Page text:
David Owen, a longtime close political ally of Sen. Robert J. Dole (R-Kan.), stepped down yesterday as national finance cochairman of the Senate minority leader's presidential campaign after nearly a week of questions about his handling of Elizabeth Hanford Dole's blind trust.
The questions centered on his role as the trust's financial adviser in 1986 when it bought and sold an office building in suburban Kansas City, Kan.
At a hastily convened news conference yesterday, Owen again declined to explain the transaction, citing restrictions imposed by the terms of the blind trust. Because of those restrictions, no one affiliated with the trust has revealed whether the Elizabeth Dole trust or individuals associated with Sen. Dole benefited from the complex deal.
Also unclear is the full extent of financial ties between Elizabeth Dole and Owen. Kansas state records and the Doles' financial disclosure reports show that in 1984, Elizabeth Dole had a loan of at least $100,000 outstanding to a television and motion picture production company headed by Owen.
The company, Golfun Productions, was set up by Owen in August 1983, according to records on file with the office of the secretary of state in Topeka. Both Sen. Dole and Elizabeth Dole report that she had a note receivable from Golfun Productions at the end of 1984.
The company had assets of $58,830 and liabilities of $359,137 at that time. It is unknown if the company ever paid off Elizabeth Dole's loan. Most of her assets were subsequently rolled into the blind trust in which Owen served as financial counselor.
Elizabeth Dole's disclosure statements also show that in 1983 and 1984 she had deposits with the State Bank of Stanley, Kan., of between $100,000 and $250,000. Owen is reported to have sold his controlling interest in that bank in January 1983, but to have remained as a director.
Owen did not take a call to his home last night.
In a related development, documents obtained by Knight-Ridder show that Owen sold 120 acres of his own Kansas farmland to the Elizabeth Dole trust for an undisclosed sum, the news service reported. Owen, it was previously reported, brokered the purchase of the office building in the Kansas City suburbs.
Knight-Ridder reported that Owen made a $139,000 commission on the sale of the office building, and financed the purchase through an insurance company of which he was president. The news service reported that the trust subsequently sold the building to an anonymous partnership eleven months later for a gain of $250,000 for the Elizabeth Dole trust.
In announcing his decision to "temporarily suspend my activities on the campaign," Owen said: "At no time, under any circumstances, did I discuss the transactions of that trust with either the senator or Mrs. Dole."
Campaigning in Iowa, Sen. Dole said of Owen's decision: "That's good. We don't need that in this campaign. In our campaign, if there is an appearance of bad judgment or misjudgment, or somebody has a problem, I think you should just step aside."
William E. Brock, Dole's campaign chairman, said in a statement, "Under the circumstances, we believe it was appropriate for Dave Owen to suspend his participation in the Dole for President campaign."
Donald Campbell, deputy director of the Office of Government Ethics, which is looking into the real estate transaction, said there is "no indication that the Doles had any knowledge, or should have had any knowledge, of what occurred."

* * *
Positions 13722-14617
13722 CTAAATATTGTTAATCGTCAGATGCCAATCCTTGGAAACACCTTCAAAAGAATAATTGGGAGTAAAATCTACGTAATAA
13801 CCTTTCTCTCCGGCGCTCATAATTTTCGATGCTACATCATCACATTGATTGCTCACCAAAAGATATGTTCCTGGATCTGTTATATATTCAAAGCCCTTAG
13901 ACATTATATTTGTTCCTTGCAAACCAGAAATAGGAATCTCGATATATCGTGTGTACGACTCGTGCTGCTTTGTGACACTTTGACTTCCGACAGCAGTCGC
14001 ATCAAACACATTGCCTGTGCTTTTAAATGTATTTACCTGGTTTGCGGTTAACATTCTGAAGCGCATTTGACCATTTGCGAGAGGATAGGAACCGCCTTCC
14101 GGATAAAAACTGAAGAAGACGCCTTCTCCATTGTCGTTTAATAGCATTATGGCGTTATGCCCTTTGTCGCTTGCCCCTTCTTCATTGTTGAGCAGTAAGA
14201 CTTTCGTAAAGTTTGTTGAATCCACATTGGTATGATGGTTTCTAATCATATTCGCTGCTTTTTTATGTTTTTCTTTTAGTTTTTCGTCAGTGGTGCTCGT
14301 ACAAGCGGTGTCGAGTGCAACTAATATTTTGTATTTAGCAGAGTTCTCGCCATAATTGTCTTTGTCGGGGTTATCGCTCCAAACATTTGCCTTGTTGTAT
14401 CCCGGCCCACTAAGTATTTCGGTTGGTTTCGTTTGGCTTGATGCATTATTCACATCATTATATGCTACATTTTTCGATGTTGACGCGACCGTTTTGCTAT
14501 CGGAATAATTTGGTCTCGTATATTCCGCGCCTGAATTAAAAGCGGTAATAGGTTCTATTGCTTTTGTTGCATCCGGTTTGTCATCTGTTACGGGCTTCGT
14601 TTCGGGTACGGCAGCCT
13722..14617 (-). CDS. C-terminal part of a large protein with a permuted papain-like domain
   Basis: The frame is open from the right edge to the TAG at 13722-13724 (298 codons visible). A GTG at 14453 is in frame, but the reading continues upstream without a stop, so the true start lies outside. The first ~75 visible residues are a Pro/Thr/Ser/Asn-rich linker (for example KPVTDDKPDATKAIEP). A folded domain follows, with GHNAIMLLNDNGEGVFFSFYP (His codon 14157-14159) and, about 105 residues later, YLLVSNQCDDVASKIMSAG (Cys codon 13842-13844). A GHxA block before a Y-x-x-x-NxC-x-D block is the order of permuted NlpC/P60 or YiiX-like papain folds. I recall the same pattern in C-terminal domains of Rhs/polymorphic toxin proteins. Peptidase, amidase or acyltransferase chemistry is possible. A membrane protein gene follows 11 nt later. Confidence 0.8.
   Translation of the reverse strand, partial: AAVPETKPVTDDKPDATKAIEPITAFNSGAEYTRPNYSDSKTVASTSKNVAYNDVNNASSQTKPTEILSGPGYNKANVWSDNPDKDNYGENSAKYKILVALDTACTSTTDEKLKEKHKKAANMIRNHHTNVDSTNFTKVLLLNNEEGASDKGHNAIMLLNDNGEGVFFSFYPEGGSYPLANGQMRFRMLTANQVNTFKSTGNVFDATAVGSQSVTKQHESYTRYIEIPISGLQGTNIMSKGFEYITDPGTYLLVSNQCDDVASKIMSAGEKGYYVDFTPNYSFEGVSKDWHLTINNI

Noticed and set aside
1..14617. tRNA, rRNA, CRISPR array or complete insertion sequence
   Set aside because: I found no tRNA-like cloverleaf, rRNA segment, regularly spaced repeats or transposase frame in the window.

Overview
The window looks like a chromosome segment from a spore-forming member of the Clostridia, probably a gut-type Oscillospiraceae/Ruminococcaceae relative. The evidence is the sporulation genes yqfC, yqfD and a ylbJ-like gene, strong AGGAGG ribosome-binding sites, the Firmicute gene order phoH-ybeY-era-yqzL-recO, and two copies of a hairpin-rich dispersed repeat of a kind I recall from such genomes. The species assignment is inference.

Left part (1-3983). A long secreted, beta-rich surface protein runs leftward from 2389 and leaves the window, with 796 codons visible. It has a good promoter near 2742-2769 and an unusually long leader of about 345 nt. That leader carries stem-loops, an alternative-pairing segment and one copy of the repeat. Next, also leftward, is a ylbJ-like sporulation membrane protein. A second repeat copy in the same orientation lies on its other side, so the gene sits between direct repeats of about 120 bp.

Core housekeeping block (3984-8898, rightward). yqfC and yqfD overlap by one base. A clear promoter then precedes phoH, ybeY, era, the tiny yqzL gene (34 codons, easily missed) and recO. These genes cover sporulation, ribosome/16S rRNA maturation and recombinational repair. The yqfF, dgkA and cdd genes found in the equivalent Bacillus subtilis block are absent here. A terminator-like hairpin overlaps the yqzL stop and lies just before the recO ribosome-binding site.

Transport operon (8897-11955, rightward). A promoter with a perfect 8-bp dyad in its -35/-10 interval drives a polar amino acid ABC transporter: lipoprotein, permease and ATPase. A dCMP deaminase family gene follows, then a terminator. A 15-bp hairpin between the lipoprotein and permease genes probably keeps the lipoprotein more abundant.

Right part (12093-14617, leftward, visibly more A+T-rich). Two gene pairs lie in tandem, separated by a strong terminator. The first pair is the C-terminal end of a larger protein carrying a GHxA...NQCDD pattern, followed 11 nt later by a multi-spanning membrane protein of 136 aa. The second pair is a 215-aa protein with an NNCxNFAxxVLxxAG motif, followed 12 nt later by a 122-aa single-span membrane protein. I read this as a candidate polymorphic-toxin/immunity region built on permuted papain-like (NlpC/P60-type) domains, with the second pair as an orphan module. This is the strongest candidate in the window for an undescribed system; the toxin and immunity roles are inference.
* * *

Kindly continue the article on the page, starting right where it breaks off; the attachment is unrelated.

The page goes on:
Owen, an active Dole supporter for 20 years, has served as Kansas state Republican chairman and as lieutenant governor. Over the years he has had interests in banking, real estate and other investments.
When former Transportation Secretary Elizabeth Dole set up a blind trust in January 1985, trustee Mark McConaghy appointed Owen its investment counselor. McConaghy, a lawyer at the accounting firm of Price Waterhouse, had been chief of staff at Congress' bipartisan Joint Committee on Taxation when Dole was its chairman from 1981-1983.
A third person who has been associated with Dole, former aide John Palmer, also has had a connection with the Elizabeth Dole blind trust, according to documents and articles published by Harris News Service of Kansas.
Palmer's company, EDP Enterprises, served as an intermediary in the sale of the office building owned by the trust in Overland Park, Kan.
In January 1986, 11 months before the sale, EDP received a $26 million government contract through a Small Business Administration program to aid minority businesses. The contract was to provide food services at the Fort Leonard Wood Army base in Missouri. Last weekend Dole publicly acknowledged that he urged the SBA to award the contract to Palmer's firm. Yesterday, however, he said, "I really didn't do very much. I was asked to make a phone call, and I wouldn't do it."
Rep. John J. LaFalce (D-N.Y.), chairman of the House Small Business Committee, this week authorized an investigation into whether there were irregularities or undue political influence involved in the awarding of the contract to EDP.
"A preliminary look at the raw files indicates that there were some irregularities with this contract, but we would not want to indicate there is evidence of undue political influence at this time," said a LaFalce spokesman on the committee.
Palmer, EDP's sole stockholder, is a prominent Kansas Republican who had worked in Dole's Kansas City office. He could not be reached for comment yesterday.
Owen, in an interview Wednesday with reporters from the Kansas City Times, said he had been a consultant to EDP since the firm's inception and had helped set up the financing for it.
Staff writer Bill Peterson contributed to this report.